Curriculum information of Carey Baptist Grammar School

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PATHWAYS

2019

 
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Prep Integrated Studies

Integrated Studies

Year Level Description

Integrated curriculum and inquiry develop the Prep student's skills across a number of subject areas  Geography, Health Education, History and Science – and are closely linked to the Prep Learning Journey.

By the end of the year students are expected to:

  • use a range of teacher-selected resources to gather information;
  • locate and report information related to the topic being investigated;
  • organise and present information in a variety of formats.

Information about the learning objectives of Integrated Studies in relation to specific subject areas can be found below.

Geography

Students describe the features of familiar places and recognise why some places are special to people. They recognise that places can be represented on maps and globes and why places are important to people.

Students observe the familiar features of places and represent these features and their location on pictorial maps and models. They share observations in a range of texts and use everyday language to describe direction and location. Students reflect on their learning to suggest ways they can care for a familiar place.

The main content focus for Prep is to understand the representation of the location of places and their features on maps and on a globe.

By the end of the year students are expected to:

  • represent the location of places and their features on maps and a globe;
  • make observations about familiar places and pose questions about them;
  • discuss the places people live in and belong to, and the reasons why some places are special to people;
  • represent the location of features of a familiar place on pictorial maps and models;
  • present information using everyday language to describe location and direction;
  • consider the places that indigenous people belong to in the local area and why they are important to them;
  • describe the daily and seasonal weather of their place by its rainfall, temperature, sunshine and wind, and compare it with the weather of other places that they know or are aware of.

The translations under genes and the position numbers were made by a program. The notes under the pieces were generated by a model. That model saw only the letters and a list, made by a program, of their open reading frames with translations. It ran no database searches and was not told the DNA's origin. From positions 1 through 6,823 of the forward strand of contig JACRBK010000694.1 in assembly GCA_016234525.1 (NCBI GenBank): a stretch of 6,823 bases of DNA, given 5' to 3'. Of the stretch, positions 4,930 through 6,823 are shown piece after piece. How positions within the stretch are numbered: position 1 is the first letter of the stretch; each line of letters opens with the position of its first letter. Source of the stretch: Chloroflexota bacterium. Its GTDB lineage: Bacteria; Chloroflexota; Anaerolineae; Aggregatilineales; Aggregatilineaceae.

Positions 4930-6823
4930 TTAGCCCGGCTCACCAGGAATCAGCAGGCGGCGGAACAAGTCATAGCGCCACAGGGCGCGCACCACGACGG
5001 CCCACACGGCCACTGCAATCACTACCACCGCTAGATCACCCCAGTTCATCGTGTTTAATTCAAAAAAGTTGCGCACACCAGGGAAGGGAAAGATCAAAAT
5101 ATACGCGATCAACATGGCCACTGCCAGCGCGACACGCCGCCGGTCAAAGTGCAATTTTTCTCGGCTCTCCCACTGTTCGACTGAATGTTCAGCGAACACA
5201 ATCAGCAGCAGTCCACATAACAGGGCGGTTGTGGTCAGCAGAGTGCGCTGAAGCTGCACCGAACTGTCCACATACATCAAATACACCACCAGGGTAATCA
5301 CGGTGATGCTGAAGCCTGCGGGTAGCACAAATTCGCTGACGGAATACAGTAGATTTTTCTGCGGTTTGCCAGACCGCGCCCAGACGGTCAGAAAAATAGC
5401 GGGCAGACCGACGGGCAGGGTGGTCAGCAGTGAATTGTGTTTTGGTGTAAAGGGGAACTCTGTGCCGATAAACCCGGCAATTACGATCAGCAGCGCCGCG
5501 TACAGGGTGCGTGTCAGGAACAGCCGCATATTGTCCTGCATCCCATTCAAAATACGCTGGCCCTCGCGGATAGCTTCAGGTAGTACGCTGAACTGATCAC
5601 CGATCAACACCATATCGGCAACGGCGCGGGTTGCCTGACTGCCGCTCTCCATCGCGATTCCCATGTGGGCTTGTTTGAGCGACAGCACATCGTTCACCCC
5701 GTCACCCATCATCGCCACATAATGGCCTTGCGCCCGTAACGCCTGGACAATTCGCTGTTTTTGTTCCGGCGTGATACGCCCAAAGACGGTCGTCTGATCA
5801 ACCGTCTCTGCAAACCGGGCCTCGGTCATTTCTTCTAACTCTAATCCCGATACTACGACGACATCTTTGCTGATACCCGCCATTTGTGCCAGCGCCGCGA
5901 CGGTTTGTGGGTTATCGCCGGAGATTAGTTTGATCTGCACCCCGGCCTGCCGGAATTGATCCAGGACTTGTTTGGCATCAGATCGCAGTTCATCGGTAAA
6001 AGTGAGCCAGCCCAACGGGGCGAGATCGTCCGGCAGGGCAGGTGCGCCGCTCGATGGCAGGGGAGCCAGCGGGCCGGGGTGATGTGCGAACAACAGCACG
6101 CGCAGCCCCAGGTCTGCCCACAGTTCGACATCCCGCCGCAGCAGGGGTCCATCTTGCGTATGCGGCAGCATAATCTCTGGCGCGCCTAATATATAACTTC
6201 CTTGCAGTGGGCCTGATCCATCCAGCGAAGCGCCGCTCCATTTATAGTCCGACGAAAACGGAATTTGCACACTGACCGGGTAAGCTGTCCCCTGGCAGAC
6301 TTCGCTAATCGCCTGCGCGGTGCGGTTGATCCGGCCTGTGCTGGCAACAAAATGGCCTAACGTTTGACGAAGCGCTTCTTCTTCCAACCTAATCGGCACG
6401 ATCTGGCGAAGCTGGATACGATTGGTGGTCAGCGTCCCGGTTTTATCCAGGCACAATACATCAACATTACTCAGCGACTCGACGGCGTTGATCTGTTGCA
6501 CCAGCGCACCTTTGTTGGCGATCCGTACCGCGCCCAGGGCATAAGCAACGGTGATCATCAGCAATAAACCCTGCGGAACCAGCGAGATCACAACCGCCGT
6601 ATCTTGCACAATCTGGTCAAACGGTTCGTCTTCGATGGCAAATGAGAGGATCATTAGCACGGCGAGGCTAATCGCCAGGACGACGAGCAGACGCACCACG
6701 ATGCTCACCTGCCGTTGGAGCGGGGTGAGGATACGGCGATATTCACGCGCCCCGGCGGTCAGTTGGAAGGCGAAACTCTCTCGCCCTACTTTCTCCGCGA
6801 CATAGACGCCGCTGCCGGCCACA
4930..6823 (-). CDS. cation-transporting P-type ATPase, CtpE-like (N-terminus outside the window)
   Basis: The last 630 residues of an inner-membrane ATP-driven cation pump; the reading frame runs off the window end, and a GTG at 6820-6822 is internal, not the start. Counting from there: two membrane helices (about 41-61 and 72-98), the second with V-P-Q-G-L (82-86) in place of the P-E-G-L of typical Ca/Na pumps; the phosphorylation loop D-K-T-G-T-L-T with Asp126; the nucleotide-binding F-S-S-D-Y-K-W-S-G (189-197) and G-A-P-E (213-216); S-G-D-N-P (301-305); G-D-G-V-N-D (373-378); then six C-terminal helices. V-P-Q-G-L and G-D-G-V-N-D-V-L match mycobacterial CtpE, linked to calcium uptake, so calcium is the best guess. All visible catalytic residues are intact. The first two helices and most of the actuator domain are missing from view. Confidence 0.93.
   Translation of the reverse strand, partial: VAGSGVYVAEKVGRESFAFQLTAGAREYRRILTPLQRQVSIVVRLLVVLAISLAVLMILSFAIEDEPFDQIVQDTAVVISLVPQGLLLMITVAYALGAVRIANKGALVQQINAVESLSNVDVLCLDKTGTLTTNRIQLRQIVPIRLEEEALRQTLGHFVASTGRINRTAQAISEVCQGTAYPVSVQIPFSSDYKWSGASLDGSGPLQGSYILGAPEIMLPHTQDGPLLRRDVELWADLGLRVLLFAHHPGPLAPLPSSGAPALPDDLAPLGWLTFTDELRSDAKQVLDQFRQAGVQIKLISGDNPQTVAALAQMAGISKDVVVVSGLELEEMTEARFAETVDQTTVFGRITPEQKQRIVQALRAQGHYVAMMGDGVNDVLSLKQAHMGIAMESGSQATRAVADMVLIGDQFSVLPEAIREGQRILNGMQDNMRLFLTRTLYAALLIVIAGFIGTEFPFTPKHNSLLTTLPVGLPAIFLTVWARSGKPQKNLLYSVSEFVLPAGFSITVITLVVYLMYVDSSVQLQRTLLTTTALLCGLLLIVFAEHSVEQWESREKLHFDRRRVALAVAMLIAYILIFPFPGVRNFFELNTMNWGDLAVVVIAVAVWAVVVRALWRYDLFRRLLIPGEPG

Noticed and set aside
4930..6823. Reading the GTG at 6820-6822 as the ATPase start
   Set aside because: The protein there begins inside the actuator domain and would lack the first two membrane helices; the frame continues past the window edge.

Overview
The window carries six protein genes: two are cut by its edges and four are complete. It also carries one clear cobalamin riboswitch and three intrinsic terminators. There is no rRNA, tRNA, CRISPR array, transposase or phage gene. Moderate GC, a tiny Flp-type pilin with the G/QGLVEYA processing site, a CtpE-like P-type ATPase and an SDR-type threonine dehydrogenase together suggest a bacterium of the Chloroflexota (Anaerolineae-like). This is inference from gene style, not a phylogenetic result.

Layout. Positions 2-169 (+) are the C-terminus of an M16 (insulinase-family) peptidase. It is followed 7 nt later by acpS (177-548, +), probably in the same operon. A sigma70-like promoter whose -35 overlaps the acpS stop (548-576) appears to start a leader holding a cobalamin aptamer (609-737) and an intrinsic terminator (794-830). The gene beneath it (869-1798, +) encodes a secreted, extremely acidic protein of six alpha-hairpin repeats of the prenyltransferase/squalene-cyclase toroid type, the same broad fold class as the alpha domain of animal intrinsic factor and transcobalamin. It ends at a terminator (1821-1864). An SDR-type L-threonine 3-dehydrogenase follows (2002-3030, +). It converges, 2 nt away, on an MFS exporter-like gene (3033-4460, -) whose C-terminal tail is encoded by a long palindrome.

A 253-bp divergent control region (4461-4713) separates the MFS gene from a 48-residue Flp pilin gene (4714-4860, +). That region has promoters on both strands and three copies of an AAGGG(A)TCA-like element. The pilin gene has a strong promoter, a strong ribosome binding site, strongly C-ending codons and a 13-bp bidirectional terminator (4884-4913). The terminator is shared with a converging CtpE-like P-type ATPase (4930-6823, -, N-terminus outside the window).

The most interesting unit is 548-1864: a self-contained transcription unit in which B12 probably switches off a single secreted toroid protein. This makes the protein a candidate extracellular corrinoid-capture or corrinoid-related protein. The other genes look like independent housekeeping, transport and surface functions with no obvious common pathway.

Health Education

The major focus is on developing an understanding and recognition of the physical, social and emotional aspects to health and wellbeing. School and family contexts provide concrete examples that students can relate to and draw upon to explore these aspects.

Students participate in the Life Education Program, which aims to empower them to make informed choices for a safe and healthy life.

By the end of the year students are expected to:

  • show an awareness of the basic needs to stay healthy and safe;
  • identify safe and unsafe behaviours and environments;
  • show an awareness of safe people and places to turn to for help;
  • describe how they can help others;
  • describe relationships with different people in their daily lives;
  • describe ways of keeping healthy and safe;
  • list some healthy food options.

History

The Prep curriculum provides a study of personal and family histories. Students learn about their own history and that of their family; this may include stories from different cultures and other parts of the world.

By the end of the year students are expected to:

  • sequence familiar objects and events;
  • distinguish between the past, present and future;
  • pose questions about the past using sources provided;
  • explore a range of sources about the past;
  • identify and compare features of objects from the past and present;
  • develop a narrative about the past.

Science

The program provides practical learning experiences during which students describe, using appropriate language, their scientific observations of the physical, chemical and natural world. They identify simple patterns arising from their observations.

By the end of the year students are expected to:

  • sort and group materials on the basis of observable properties such as colour, texture and flexibility;
  • discuss how the materials used in buildings and shelters are suited to the local environment;
  • investigate different forms of clothing used for different activities;
  • identify the needs of humans such as warmth, food and water, using students’ own experiences;
  • recognise the needs of living things in a range of situations such as pets at home, plants in the garden or plants and animals in bush land;
  • compare some of the needs of plants and animals;
  • use appropriate language to describe their observations of the chemical, physical and natural world;
  • record simple observations;
  • make predictions.